World-renowned photographer Edward Burtynsky creates stunning photos—“reflecting pools of our time”—that explore large-scale social, political, and economic issues, including water, oil, and the upheaval caused by rapid industrialization and climate change. On stage, he talks about the connection between art and social transformation, human nature and consumption, and industry and environment.
“What took out the dinosaurs was a meteor impact … we, the human species, are now that impact.”— Edward Burtynsky, The New Yorker
Edward Burtynsky’s remarkable photographic depictions of global industrial landscapes are included in the collections of over fifty major museums around the world, including the National Gallery of Canada and the Museum of Modern Art in New York. His life and work are the subjects of numerous magazine profiles, including The New Yorker, and award-winning documentaries Watermark, Manufactured Landscapes, and Anthropocene, all of which he co-directed with Jennifer Baichwal and Nicolas de Pencier. Anthropocene was recognized by Variety as one of the Best Documentaries of 2019. Watermark was awarded the $100,000 Best Canadian Film Award from the Toronto Film Critics Association.
Burtynsky’s exhibitions, which have all been published as books, include Residual Landscapes, Manufactured Landscapes, Before the Flood, China, Quarries, Oil, and Water. Burtynsky’s photos explore the complicated link between industry and nature, combining the raw elements of mining, quarrying, manufacturing, shipping, oil production, and recycling into highly expressive visions that find beauty and humanity in the most unlikely of places.
“I am not out to tell people a unitary story about what they should do to save the earth but, rather, to give people a picture of what it takes to live the way we do.”— Edward Burtynsky, The New Yorker
Burtynsky is the founder of Toronto Image Works, a custom photo laboratory, digital imaging and new media centre catering to all levels of Toronto's art community. He has spoken widely, including at the Library of Congress in Washington, and was one of the first recipients of the TED Prize. He is also an Officer of the Order of Canada and was named one of Canada’s Greatest Explorers by Canadian Geographic. He is the recipient of the Governor General’s Visual & Media Arts Award. At the 2019 Lucie awards at Carnegie Hall, honoring the greatest achievements in photography, Burtynsky won the award for Achievement in Documentary.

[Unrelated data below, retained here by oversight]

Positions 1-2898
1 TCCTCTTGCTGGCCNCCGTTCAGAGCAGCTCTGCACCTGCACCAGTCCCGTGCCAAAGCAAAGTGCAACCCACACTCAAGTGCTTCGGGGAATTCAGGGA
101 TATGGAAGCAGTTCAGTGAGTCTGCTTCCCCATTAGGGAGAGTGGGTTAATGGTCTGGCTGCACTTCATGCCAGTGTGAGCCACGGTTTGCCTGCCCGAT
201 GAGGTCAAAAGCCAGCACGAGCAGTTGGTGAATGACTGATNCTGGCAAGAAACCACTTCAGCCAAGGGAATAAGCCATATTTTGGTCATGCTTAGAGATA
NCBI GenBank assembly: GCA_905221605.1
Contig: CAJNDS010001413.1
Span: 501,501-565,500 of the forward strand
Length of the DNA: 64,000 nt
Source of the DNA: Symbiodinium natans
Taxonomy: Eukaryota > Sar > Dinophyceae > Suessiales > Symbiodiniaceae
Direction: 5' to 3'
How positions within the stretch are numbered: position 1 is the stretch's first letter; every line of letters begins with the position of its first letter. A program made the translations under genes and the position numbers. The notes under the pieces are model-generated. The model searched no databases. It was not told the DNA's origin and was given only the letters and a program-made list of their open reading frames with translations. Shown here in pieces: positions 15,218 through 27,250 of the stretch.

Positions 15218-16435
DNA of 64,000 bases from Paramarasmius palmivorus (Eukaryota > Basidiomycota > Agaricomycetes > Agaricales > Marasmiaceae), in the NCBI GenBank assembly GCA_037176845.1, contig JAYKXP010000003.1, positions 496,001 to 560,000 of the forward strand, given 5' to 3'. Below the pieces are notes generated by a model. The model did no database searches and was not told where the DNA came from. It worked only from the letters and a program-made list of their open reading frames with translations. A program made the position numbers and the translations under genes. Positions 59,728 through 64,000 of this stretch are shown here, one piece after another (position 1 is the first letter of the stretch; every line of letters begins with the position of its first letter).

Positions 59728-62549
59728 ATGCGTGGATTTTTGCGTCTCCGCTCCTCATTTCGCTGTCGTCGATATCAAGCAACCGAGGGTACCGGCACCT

In partnership with the Scotiabank CONTACT Photography Festival, he announced the creation of The Burtynsky Grant, awarded to a Canadian photographic artist to support the publication of their photography book. In November 2019, The Royal Canadian Geographical Society presented him with the Gold Medal for his work in environmental photography.
Anthropocene The Human Epoch
There is no life without water: the subject of Edward Burtynsky’s newest exhibition and book. In this immersive talk—which features his spectacular photographs—Burtynsky tells us the story of where water comes from, how we use it, distribute it, and waste it. He shows us its remote sources, the transformation of desert into cities with waterfronts on each doorstep, the compromised landscapes of the American Southwest. And, he explores the infrastructure of water management: the gigantic hydroelectric dams and terraced rice fields in the heart of China, the vast irrigation systems of America’s bread basket, and the use of aquaculture. Through his poetic images, Burtynsky reveals a vital component of life on earth, and foreshadows the extent to which our future depends on how we deal with this increasingly scarce resource.
The Landscape of Human Systems
In The Landscape of Human Systems, Edward Burtynsky presents a survey of his work, whether as large-scale colour photographs or more recently in film production, and discusses the intersection of his image-making process as an artist while exploring modern civilization’s troubling relationship with nature.